The 2012 election was a game changer for immigration reform, and thanks to unprecedented Latino turnout and a recognition by both political parties of their growing political power, the prospects for enacting bipartisan immigration reform have never been stronger.
On a press call and webinar today, Latino Decisions along with national immigration, Latino and labor leaders discussed the results of a nationwide poll of Latino voters that reveals their current perceptions of the two major political parties and the role that immigration reform plays in shaping these views.
According to Matt Barreto, Principal at Latino Decisions and Associate Professor of Political Science at the University of Washington:
Both parties know well that Latino voters care very deeply about comprehensive immigration reform. The data confirms without question that Latino voters are paying close attention to the immigration debate in Congress and politicians stand much to gain by supporting comprehensive reform.
The poll conducted by Latino Decisions and sponsored by America’s Voice/Service Employees International Union (SEIU)/ National Council of La Raza (NCLR) shows how both political parties stand to gain or lose with Latino voters, depending on how they address comprehensive immigration reform. Among the poll’s highlights:
- Latino voters see immigration reform as highly important and are watching the debate closely. Fully 75% of Latino voters—including 84% of those who are naturalized citizens—are following news about the upcoming debate on immigration in Congress. Immigration reform has now replaced the economy/jobs as the number one issue facing the Latino community that these voters want addressed. In November 2012, immigration reform was a top issue for 35% of Latino voters, and the economy/jobs ranked key for 53%. In February 2013, 58% of Latino voters identified immigration as a top issue and 38% indicated the economy and jobs.
- Latino voters know where the parties stand on the issue, and the GOP’s anti-immigrant positions have hurt them in recent elections. According to the poll, the favorability ratings of President Obama, Democrats in Congress, and Republicans in Congress are closely aligned with Latino voters’ views of their handling of immigration. Therefore, it should come as no surprise that the Republican Party’s favorability rating is less than half that of Obama and congressional Democrats–and 64% of Latino voters blame Republicans for the failure of immigration reform in recent years–due to their very public, very prominent anti-immigration stance.
- But this doesn’t have to be a permanent problem for the GOP. If Republicans change their position on immigration and embrace a path to citizenship for undocumented workers, they can reset their image with Latinos. Nationwide, 44% of Latino voters say they would be more likely to vote Republican if the Party takes a leadership role in passing immigration reform with a path to citizenship for undocumented immigrants. This includes 43% of Latinos who voted for Obama in 2012, and 49% of Latinos who identify as Independents. In addition, fully 52% of Latino voters have supported a Republican candidate at one point or another. This proves that the Republicans can actually improve their Latino support—but only if they adopt a new immigration plan.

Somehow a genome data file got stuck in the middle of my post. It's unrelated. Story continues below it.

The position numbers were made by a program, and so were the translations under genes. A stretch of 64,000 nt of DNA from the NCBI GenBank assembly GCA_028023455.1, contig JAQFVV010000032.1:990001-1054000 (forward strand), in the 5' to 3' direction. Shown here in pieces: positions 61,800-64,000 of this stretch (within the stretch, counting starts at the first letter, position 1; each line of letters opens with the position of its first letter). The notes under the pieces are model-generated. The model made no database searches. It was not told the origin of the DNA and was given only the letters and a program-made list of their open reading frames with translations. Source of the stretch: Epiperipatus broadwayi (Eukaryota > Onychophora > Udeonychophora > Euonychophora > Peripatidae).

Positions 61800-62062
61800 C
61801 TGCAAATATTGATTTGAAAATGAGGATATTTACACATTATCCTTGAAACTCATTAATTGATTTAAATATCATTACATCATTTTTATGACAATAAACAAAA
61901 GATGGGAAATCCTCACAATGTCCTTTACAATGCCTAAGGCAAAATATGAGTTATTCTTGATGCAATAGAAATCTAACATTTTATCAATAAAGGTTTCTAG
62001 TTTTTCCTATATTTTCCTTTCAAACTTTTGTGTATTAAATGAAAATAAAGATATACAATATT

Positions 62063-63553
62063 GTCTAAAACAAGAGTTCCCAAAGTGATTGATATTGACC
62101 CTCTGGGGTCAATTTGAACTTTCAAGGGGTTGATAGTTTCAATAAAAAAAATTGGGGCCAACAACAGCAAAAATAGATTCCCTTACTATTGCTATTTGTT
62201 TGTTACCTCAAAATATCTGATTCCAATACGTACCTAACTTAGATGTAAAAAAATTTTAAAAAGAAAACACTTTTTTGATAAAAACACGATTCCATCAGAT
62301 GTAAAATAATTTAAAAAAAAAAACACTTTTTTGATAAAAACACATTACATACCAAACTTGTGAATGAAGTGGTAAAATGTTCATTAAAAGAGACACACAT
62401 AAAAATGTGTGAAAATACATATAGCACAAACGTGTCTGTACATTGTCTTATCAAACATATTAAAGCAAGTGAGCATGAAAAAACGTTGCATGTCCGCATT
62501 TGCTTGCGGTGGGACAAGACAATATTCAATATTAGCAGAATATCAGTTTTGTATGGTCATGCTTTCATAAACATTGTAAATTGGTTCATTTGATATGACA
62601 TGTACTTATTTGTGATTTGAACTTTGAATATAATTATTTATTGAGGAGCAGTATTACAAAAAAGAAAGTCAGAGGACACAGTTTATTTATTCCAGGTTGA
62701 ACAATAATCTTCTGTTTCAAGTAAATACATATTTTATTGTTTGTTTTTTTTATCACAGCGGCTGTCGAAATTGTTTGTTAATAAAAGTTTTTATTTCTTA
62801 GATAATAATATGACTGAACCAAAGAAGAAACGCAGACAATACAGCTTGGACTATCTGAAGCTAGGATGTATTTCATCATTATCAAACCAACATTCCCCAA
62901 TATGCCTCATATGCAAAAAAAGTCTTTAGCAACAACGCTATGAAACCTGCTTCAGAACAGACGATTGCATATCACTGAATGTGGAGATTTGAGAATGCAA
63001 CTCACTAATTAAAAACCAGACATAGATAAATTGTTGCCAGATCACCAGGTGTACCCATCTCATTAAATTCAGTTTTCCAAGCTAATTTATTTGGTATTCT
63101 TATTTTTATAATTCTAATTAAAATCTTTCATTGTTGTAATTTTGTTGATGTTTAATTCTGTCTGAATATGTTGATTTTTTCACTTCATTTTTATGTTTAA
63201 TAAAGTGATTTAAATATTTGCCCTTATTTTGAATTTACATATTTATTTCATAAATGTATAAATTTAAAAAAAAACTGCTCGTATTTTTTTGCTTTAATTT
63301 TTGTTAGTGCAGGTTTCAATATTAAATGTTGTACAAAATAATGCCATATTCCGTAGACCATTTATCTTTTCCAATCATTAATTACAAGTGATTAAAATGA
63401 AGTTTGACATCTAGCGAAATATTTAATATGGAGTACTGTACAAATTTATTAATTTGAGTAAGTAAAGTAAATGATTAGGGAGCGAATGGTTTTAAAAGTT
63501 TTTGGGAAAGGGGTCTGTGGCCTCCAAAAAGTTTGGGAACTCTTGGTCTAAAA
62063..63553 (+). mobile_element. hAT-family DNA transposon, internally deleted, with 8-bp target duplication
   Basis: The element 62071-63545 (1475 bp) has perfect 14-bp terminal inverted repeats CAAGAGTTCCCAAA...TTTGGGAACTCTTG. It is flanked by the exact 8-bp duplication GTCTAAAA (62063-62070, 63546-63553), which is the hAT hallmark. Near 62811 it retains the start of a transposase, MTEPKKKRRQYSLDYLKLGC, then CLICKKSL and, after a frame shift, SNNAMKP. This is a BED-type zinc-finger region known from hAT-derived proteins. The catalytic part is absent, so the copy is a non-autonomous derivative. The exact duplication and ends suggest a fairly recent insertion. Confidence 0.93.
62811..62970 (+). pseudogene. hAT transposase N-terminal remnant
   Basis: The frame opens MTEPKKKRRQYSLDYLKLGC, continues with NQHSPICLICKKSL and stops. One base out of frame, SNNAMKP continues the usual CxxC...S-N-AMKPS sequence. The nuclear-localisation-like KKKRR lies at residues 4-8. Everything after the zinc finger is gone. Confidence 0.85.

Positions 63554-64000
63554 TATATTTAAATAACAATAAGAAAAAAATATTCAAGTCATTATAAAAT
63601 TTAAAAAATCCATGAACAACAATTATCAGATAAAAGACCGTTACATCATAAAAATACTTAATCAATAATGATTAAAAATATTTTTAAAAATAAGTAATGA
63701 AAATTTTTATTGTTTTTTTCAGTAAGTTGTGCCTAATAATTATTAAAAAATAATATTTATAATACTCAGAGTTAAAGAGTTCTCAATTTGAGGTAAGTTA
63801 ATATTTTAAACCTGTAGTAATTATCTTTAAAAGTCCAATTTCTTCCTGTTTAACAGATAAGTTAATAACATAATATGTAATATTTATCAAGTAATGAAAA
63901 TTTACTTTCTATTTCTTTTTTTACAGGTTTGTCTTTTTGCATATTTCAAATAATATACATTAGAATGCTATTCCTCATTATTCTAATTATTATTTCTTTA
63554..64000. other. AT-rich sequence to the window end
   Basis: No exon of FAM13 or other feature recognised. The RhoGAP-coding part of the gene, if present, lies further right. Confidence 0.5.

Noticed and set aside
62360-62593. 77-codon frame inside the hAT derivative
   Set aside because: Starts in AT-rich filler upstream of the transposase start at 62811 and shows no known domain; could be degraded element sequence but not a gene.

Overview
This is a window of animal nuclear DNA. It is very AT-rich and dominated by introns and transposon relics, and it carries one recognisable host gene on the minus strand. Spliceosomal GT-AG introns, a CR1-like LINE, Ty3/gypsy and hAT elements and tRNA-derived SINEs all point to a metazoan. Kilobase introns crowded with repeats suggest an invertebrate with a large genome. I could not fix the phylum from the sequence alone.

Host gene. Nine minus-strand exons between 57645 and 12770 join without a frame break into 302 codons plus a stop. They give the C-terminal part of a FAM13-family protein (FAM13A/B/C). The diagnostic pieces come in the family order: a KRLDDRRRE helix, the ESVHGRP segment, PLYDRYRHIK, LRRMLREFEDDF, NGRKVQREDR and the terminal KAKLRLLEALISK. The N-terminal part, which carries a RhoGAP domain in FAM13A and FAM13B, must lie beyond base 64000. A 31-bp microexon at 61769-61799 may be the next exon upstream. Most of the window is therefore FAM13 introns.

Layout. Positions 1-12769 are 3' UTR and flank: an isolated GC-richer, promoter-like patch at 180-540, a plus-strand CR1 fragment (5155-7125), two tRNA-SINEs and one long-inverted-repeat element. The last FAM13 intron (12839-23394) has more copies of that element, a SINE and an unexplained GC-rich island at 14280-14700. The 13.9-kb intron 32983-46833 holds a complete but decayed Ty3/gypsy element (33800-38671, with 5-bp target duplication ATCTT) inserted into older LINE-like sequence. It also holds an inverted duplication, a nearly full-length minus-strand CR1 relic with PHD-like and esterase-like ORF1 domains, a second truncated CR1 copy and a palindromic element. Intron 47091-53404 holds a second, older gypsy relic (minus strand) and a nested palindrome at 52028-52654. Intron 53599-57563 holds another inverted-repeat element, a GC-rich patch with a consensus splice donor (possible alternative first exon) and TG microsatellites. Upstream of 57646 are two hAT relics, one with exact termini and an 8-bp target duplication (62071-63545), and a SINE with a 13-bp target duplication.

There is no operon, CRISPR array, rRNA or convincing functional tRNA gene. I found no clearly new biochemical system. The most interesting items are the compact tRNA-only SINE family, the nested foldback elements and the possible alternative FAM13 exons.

According to Clarissa Martinez de Castro, Director of Immigration and National Campaigns at NCLR:
Where it comes to courting Latino voters, it is clear that candidates matter, issues matter, and meaningful outreach is essential. Immigration is a defining issue, and the message here is that Democrats need to deliver, and Republicans need to be part of the solution if they expect to rebuild their relationship with this growing electorate. The opportunity is there, the moment is now, and Latino voters are engaged and watching.
Added Eliseo Medina, Secretary Treasurer of SEIU:
This poll is also flashing a big warning light to Congress. Latinos have heard the comments by members of Congress and Republican leaders, off the cuff or deliberate, about legalization but no citizenship. And they oppose that approach in no uncertain terms. They know that no citizenship means second class status and a rejection of our family members, friends, and co-workers as a part of our society. That notion is flat out wrong and unacceptable. If it was a trial balloon, it is time to reel it in because it won’t fly.
This new poll falls on the heels of the release of a new set of data from Progress 2050 at the Center for American Progress, which projects the growth of Latino and other minority voters in the upcoming 2014 and 2016 election cycles.
Said Frank Sharry, Executive Director of America’s Voice:
The takeaway for both parties from this poll it’s that immigration reform is a defining issue for Latino voters and a candidate’s position on this issue matters intensely. Democrats enjoy a huge advantage and have much to gain by enacting reform. But it’s also true that if Republicans in Congress help pass a law that includes a roadmap to citizenship for the 11 million Americans-in-waiting, they have a chance to reset their image with Latinos. Failure to do so, will represent a setback for Democrats but a near mortal blow to Republicans.